The Adidas Solarglide 5 will make short and medium-length training runs just a little more lively thanks to its rigid plastic plate. It's also super comfortable thanks to its ample midsole padding and roomy toebox, though heel strikers might find that its rubber outsole just isn't thick or durable enough.
Responsive, springy plastic plate
Well cushioned midsole
Uses recycled materials
Laces too short for heel lock
Lots of exposed foam
Signs of early wear on outsole
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Adidas Solarglide 5: first impressions
The Adidas Solarglide 5 (review sample provided by SportsShoes.com) is an everyday road running shoe that makes your regular training runs just a little bit more fun. That's largely down to the rigid plastic plate that runs from the midfoot to the heel, which Adidas claims provides extra stability and improved energy return. It's certainly noticeable on the road, putting an extra spring in your step that's particularly noticeable on hills as you rise up onto your forefoot.
• List price: $130 / £120
• Weight (average men's): 11.8oz / 335g
• Colors: black, black/white, green, gray, and more
• Drop: 10mm
• Best for: everyday road running
It's certainly not the most padded shoe we've tested in recent months (that would be the marshmallowy Hoka Bondi 8), but there's still ample Boost cushioning surrounding the stiff piece of plastic. The midsole has an outsized profile, which helps provide stability.
The outsole is furnished with Continental rubber for traction. There's quite a lot of foam visible, and this does stain, but that's not a major concern.
The upper (made from 50% Parley Ocean Plastic 50% recycled polyester) feels reassuringly robust, and has a little extra reinforcement on the toe to protect the fabric from scuffs.
The laces are flat, with minimal stretch, which allows you to get a good, tight fit if that's your preference. However, I found they weren't long enough to create a heel lock, which is unusual for modern road shoes.
The tongue isn't gusseted, but is wide enough to prevent ingress of grit and dirt on grimy roads and (during my tests) wet canal paths. It's quite thickly padded at the top to protect your metatarsals, but the lower section has no padding at all to cut down on weight. There's plenty of padding in the collar, which sits nice and high at the back to prevent rubbing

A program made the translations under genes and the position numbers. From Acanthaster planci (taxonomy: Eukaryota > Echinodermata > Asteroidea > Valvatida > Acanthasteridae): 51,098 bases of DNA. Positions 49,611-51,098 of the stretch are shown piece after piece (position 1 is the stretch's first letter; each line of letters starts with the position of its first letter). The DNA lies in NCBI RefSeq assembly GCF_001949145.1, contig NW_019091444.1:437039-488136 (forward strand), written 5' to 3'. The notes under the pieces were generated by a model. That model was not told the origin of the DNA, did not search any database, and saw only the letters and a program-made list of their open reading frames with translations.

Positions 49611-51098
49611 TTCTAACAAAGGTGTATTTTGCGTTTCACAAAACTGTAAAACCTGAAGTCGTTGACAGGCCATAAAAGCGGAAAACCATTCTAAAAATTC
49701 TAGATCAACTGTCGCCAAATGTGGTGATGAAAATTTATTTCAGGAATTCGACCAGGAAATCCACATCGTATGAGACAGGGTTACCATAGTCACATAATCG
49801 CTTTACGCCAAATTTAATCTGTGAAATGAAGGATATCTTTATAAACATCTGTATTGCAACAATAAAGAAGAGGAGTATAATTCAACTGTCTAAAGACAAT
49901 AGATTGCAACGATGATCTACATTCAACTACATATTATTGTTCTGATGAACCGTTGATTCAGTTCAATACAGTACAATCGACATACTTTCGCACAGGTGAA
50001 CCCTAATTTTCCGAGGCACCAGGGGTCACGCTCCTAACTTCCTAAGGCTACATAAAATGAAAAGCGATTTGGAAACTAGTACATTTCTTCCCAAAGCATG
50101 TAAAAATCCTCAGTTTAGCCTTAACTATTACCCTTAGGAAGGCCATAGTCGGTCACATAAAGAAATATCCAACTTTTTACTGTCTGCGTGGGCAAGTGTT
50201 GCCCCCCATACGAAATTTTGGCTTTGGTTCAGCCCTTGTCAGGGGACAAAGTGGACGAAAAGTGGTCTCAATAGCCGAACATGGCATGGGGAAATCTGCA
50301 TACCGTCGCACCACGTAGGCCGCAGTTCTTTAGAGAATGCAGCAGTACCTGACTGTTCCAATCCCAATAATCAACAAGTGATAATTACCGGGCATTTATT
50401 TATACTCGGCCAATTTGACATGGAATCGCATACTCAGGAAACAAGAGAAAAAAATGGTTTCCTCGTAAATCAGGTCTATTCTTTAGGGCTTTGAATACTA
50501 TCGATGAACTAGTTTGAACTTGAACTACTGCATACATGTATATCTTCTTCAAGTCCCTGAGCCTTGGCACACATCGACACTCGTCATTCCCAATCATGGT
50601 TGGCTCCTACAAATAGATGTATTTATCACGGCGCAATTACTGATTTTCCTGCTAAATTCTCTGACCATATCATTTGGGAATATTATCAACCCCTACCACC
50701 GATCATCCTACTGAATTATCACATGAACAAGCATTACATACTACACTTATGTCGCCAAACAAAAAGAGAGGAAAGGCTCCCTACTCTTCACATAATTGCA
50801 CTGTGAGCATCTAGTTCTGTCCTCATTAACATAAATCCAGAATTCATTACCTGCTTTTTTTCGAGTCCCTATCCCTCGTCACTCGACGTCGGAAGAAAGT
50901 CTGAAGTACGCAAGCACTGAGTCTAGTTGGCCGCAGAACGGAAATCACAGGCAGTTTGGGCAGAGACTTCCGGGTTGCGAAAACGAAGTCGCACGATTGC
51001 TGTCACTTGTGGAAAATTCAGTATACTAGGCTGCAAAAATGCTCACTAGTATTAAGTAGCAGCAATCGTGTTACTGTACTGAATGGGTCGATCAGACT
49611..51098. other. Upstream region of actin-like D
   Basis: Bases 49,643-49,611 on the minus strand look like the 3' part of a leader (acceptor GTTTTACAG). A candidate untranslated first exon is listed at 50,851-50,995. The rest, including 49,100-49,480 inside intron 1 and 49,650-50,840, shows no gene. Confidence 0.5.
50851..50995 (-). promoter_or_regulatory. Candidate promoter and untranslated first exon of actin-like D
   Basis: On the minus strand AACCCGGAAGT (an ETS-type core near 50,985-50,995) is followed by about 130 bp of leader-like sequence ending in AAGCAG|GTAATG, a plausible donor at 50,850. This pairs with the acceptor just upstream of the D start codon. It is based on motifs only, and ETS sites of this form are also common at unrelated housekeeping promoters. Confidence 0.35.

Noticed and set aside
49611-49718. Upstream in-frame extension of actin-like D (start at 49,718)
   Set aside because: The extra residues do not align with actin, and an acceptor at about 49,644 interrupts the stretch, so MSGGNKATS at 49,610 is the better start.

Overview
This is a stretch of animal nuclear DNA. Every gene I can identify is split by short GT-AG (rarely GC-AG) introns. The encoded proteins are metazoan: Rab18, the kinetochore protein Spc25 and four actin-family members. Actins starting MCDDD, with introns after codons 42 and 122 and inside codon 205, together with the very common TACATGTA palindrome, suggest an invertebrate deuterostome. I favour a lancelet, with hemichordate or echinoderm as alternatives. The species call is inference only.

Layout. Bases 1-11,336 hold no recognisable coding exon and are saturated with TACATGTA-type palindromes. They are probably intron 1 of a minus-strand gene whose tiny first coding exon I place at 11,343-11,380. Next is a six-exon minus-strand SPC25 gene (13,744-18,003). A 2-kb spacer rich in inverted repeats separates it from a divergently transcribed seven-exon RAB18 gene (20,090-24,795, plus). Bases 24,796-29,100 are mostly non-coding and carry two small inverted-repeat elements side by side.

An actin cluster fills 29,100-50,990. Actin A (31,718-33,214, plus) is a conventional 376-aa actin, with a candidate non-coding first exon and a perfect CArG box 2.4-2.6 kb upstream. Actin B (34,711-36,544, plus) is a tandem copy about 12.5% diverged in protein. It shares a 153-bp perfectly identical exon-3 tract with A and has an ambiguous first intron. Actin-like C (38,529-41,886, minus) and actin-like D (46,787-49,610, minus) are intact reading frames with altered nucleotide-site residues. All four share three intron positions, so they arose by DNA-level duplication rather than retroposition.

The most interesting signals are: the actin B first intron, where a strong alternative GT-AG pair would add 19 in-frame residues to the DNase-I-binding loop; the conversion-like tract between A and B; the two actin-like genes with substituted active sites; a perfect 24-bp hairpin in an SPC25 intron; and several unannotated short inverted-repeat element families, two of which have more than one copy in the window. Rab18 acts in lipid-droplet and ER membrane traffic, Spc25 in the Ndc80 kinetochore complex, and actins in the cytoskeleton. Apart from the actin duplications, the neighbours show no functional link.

At the time of writing the shoe is discounted to £82 in the UK, making it much more affordable than most carbon or nylon plate running shoes. It certainly doesn't feel like a budget option either thanks to its well thought out design.
Adidas Solarglide 5: on the road
The Solarglide 5 gives your everyday training runs just a little bit of extra pep. It's not light enough to be considered a race shoe, and the relatively thin rubber outsole means I wouldn't recommend it for your longest sessions (more on that shortly) but for midweek jaunts it's excellent.
I found it one of the most comfortable road shoes I've tested this year, which was partly due to its width. Although the Solarglide 5 is described as a standard fit, the toe box is definitely a little wider than average, giving your feet plenty of room to spread, even in warm weather.
The effect of the LEP 2.0 sole insert is also noticeable. Although it doesn't feel as springy and fun as a full nylon plate, it make the ride a little livelier. There's plenty of flex in the shoe's toe, so if you don't live the rigidity of a full-length plate, this could be a good halfway house. The shoe feels reassuringly stable throughout,
After lots of long miles, there's no visible wear to the upper, which is reassuring. Durability is always a concern when it comes to materials made using recycled plastics, which typically have a shorter lifespan than virgin nylon.
However, some of the tread pattern has already worn away on the rubber outsole, which leads me to believe this might not be the best shoe for heavy heel-strikers (of which I am one), particularly considering the amount of exposed foam.
Cat is the editor of Advnture, She’s been a journalist for 15 years, and was fitness and wellbeing editor on TechRadar before joining the Advnture team in 2022. She’s a UK Athletics qualified run leader, and in her spare time enjoys nothing more than lacing up her shoes and hitting the roads and trails (the muddier, the better), usually wearing at least two sports watches.